• We found a great lady who does the changeovers for us. This is crucial as we are in a different country. We are very lucky!

  • The self check in has worked without any problems.

  • We've had really positive reviews.

  • We've been able to stay in our own house when we've visited the UK.


On the gone wrong side:

  • We had a leak, and water started pouring through the kitchen ceiling. Our guest was great and very understanding, but we also gave her a discount because of the inconvenience.

  • One guest locked themselves out of the house and required a locksmith to gain access.

  • The app for controlling the heating and hot water has disconnected. Fortunately this isn't a big deal as it's during summer, but we need to fix it before autumn.

  • I guess coming down the track are some substantial increases to bills, particularly for energy and gas.

The money

Typically I might say "the money...it's the reason we're doing this", but that isn't the whole story. My initial motivation was for the house not to sit empty and unused - I didn't like that the effort, resources and materials that went into building the house were going partly to waste while it's empty. But it's also true that my early retirement calculations were not based on having money tied up in two homes, so the need/want to get some return was there too.

As a comparison, for the last full year that we used the property as a long term rental it generated £8,905. The Airbnb profit of £6,297 was generated from 296 days of availability (remember we used the property ourselves for 69 days), so if I gross up the profit to a full year basis, it comes to £7,764 (£6,297/296 days x 365 days).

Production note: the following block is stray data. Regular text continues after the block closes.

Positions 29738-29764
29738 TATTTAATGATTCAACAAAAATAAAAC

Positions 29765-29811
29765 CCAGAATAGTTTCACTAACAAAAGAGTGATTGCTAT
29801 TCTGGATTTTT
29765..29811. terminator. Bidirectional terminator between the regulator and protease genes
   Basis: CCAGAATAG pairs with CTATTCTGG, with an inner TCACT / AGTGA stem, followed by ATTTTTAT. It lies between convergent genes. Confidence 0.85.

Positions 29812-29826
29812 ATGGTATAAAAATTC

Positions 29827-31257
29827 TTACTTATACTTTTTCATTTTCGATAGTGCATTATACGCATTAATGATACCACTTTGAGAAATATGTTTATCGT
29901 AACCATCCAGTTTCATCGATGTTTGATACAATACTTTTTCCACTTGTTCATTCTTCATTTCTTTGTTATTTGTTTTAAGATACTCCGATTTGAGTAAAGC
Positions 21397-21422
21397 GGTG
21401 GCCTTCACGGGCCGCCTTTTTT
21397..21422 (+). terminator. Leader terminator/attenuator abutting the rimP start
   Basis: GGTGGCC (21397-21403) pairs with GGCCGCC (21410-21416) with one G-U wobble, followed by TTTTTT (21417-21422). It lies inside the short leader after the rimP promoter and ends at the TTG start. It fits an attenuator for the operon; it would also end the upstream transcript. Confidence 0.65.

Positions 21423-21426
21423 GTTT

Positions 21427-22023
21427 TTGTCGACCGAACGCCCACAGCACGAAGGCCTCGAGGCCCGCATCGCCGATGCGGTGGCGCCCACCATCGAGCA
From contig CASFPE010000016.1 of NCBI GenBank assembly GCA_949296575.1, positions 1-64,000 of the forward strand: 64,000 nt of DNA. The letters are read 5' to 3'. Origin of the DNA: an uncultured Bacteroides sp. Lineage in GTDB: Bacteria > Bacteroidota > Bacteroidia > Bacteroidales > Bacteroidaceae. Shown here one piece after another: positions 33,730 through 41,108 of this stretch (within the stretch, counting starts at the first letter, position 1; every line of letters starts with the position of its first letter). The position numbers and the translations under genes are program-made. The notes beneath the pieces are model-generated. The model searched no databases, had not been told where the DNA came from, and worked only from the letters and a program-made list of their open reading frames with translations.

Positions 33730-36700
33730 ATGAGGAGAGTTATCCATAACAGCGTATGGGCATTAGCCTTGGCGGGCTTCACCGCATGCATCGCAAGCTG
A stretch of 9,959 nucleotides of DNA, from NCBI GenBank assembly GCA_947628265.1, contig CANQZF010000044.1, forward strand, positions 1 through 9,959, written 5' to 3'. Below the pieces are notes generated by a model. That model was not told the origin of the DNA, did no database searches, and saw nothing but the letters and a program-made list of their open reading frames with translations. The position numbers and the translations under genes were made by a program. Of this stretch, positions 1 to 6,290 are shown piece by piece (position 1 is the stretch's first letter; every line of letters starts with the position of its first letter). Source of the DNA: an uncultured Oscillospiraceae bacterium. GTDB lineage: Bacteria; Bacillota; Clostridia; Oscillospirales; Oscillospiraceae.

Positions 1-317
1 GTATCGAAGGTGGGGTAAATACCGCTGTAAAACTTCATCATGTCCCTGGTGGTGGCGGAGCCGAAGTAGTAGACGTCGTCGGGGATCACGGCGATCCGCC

Lessons learned

In reality, the first year of operating the property has gone well. We've achieved the objectives of having our own place to stay when we visit the UK, avoided the property being wasted by being left empty when we're not there, and have generated some income.

  • We've learned that there is a market for an Airbnb property in the town.

  • As we live remote from the property, the changeover person is critical, and we are very lucky to have such a great person doing this for us. I'm nervous that we don't have a robust contingency plan, but I'm not sure what action we can take.

  • I suspect we aren't maximising our income, and think we should target to earn no less than when the property was let to long term tenants. I need to research the pricing of other Airbnb properties in our area, but this isn't necessarily the whole story as I don't know their occupancy rates. Airbnb have a Smart Pricing where Airbnb adjust the price based on various factors including demand - we haven't switched this setting on but I'm tempted to do so within preset upper and lower price limits.

Summary

It's been a decent first year. We've achieved our objectives of having our own place to stay in the UK, avoided an unused and therefore wasted house, and generated some income. What this review has taught me is that we should probably be making a better return, so I want to experiment with the pricing, which hopefully won't impact occupancy but will increase income. And we need to keep our changeover lady happy.

An Airbnb property as part of our early retirement portfolio
Some of our guest reviews (click on the image for an enlarged view)